With Donald Trump hurling insults, a large field of Republican presidential hopefuls veered Wednesday night between petty squabbling and serious debate, staking sharp differences over immigration, foreign policy and a threatened government shutdown.
Trump, the leader in opinion polls and a driving force in the race since his June entry, set the tone from virtually the first moment when he leveled an attack, apropos of nothing, on Kentucky Sen. Rand Paul, mocking his paltry support.
“He’s got 1%!” Trump exclaimed, suggesting Paul’s standing in polls meant he had no place among the 11 candidates onstage at the Reagan Presidential Library.
Paul responded by questioning Trump’s temperament, suggesting it made him unfit to serve as commander in chief. “I think his response, his visceral response is to attack people on their appearance,” Paul said. “Short, tall, fat, ugly. My goodness, that happened in junior high. Are we not way above that?”
The answer, over a nearly three-hour session in Simi Valley, was mixed.
The debate did reveal some meaningful differences among the candidates on substantive issues.
One of the starkest divides emerged over foreign policy, after businesswoman Carly Fiorina suggested President Obama had spent too much time negotiating with Russian President Vladimir Putin. She said that as president she would stop talking and immediately beef up the U.S. military and send troops to Europe to signal a harder line.
Ohio Gov. John Kasich said it was important, however, for the U.S. to strengthen its alliances around the world, rather than taking unilateral action, a notion seconded by Paul. “Carly Fiorina … said we’re not going to talk with Putin,” Paul said. “Think if Reagan said that during the Cold War.”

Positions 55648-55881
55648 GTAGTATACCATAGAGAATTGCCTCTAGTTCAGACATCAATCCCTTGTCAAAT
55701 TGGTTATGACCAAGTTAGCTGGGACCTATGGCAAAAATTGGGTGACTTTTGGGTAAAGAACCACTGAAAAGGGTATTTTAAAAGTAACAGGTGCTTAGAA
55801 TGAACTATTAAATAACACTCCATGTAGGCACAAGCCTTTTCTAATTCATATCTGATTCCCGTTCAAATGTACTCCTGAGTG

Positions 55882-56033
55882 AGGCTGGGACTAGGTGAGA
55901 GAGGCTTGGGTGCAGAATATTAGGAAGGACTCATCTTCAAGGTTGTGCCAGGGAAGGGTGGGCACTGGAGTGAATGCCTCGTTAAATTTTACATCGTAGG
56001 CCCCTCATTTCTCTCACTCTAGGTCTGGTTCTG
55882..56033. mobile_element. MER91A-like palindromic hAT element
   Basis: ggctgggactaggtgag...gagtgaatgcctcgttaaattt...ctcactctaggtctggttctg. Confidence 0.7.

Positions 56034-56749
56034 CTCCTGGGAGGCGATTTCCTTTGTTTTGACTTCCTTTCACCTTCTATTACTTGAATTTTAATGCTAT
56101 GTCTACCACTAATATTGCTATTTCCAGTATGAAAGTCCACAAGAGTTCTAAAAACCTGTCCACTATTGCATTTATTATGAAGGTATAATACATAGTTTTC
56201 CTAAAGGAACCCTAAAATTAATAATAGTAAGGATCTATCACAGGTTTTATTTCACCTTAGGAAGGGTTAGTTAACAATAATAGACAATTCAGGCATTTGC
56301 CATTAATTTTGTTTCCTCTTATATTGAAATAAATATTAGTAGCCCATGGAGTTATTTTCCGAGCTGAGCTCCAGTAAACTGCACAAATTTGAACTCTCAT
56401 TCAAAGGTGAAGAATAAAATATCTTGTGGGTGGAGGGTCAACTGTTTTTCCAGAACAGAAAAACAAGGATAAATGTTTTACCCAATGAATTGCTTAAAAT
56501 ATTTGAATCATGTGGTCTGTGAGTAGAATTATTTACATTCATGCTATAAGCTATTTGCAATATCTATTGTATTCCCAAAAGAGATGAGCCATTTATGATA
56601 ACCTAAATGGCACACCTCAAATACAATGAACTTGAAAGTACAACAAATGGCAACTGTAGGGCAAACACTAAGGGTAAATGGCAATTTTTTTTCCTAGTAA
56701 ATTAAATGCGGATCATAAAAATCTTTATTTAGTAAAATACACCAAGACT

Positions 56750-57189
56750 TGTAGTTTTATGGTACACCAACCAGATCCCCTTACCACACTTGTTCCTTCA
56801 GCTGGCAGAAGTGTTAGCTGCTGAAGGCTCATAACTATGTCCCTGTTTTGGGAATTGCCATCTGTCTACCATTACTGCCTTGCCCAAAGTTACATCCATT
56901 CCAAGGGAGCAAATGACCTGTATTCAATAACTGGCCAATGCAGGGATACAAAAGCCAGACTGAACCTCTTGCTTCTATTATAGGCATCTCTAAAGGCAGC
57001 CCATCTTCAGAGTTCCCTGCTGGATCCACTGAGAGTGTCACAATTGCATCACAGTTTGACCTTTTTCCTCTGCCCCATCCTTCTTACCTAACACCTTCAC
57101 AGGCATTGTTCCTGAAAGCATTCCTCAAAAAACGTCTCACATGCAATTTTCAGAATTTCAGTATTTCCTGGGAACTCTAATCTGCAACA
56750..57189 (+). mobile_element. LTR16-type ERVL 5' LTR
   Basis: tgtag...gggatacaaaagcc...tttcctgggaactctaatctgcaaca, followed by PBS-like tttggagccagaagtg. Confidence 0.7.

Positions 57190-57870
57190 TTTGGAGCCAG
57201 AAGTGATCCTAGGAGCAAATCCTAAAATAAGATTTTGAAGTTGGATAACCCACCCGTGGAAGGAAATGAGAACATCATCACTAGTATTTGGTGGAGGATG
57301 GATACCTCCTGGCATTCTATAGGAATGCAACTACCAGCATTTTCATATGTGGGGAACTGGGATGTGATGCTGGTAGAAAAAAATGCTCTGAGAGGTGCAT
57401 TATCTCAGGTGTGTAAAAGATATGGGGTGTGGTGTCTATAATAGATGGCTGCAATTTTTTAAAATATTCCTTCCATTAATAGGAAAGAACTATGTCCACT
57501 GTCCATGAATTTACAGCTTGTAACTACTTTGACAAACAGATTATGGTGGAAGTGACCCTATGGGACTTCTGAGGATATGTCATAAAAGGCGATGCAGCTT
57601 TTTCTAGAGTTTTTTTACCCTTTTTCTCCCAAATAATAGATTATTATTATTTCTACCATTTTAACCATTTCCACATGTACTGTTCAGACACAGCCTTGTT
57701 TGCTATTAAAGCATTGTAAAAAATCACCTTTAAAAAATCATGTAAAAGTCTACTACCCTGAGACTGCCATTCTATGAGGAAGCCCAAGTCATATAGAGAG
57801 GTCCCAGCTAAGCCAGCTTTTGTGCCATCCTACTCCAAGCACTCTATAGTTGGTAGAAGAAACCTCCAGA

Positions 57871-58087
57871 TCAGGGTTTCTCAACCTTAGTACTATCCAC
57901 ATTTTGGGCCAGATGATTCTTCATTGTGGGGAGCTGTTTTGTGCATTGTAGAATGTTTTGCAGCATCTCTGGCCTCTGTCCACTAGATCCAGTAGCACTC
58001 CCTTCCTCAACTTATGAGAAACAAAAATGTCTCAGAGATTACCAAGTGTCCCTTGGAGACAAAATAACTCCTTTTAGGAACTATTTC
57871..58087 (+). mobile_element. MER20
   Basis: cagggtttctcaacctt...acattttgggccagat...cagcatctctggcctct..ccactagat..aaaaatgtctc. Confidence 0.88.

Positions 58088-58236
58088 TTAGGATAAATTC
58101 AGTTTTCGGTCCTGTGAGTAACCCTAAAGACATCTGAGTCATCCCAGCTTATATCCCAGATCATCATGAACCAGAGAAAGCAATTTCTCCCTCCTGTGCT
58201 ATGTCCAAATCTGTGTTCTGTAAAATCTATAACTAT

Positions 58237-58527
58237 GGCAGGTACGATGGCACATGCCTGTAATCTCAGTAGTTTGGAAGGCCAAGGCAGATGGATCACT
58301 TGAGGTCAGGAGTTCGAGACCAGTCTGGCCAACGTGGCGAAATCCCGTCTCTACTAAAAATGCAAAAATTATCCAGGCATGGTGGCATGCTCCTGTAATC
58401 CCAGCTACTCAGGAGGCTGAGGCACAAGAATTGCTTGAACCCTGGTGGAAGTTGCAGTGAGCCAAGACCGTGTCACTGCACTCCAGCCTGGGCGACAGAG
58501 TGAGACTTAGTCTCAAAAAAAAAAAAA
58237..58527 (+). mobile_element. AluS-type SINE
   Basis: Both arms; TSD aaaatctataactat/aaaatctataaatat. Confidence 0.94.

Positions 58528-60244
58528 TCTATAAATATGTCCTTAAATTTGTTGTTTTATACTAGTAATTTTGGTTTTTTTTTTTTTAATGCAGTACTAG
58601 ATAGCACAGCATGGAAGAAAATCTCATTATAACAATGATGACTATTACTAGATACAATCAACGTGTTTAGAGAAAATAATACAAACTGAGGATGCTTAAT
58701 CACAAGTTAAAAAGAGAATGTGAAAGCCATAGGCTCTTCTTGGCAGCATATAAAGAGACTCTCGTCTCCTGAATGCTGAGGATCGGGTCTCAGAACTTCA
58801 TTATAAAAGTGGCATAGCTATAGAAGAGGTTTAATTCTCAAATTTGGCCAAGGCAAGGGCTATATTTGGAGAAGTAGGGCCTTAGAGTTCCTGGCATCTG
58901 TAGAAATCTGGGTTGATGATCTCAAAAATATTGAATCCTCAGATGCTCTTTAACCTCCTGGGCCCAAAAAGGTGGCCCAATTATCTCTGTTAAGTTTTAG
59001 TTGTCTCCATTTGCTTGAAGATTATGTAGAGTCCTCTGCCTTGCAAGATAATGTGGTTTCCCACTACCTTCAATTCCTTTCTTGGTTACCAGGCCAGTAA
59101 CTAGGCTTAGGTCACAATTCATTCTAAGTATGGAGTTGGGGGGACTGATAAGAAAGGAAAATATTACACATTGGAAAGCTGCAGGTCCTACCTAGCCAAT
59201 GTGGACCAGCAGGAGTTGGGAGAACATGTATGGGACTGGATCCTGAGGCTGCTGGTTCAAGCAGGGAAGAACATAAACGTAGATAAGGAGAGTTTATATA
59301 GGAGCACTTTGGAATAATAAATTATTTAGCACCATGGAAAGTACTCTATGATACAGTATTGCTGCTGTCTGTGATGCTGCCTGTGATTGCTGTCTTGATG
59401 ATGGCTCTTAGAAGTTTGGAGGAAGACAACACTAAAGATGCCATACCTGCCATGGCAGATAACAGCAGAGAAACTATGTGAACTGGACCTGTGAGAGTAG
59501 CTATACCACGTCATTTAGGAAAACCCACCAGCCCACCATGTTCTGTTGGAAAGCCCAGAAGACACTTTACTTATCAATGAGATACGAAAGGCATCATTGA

The candidates also divided over a threat to shut down the federal government in a dispute over funding Planned Parenthood.
The organization receives hundreds of millions of federal dollars to pay for healthcare programs for women. Though it is forbidden from using that money to provide abortions, activists have targeted the group after a secretly recorded videotape surfaced showing leaders of the organization discussing the use of fetal tissue for research.
“I would encourage every American to watch those videos,” said Texas Sen. Ted Cruz, a leading proponent of a government shutdown if necessary.
But Kasich argued the move would inevitably fail and backfire politically. “We have to be very careful about that,” Kasich said. “The American people are going to shake their heads … and say, ‘What’s the story with these Republicans?’”
On immigration, Trump reiterated his plan to build a wall along the border with Mexico and his desire to round up and deport the estimated 11 million people in the country without legal documentation. “It can be done with proper management and it can be done with heart,” he said.
Former Florida Gov. Jeb Bush offered a different view.
“We’re at a crossroads right now,” he said. “Are we going to take the Reagan approach — the hopeful, optimistic approach that says that you come to our country legally, you pursue your dreams ... you create opportunity for all of us? Or the Donald Trump approach? The approach that says everything is bad, everything is coming to an end?”
Coaxed by CNN’s Jake Tapper, one of the debate moderators, the candidates spent considerable time responding face-to-face to some of Trump’s earlier provocations.
Bush asked him to apologize for dragging his wife into the debate over immigration by suggesting he was soft on those in the country illegally because Bush’s wife was born in Mexico. Trump declined, though he called her “a lovely woman.”
Fiorina stared coldly ahead as Trump sought to explain away comments he made in a recent Rolling Stone interview disparaging her looks. He insisted afterward that he was referring to her persona.
“I think women all over this country heard very clearly what Mr. Trump said,” Fiorina stated.
“I think she’s got a beautiful face,” Trump replied. “And I think she’s a beautiful woman.”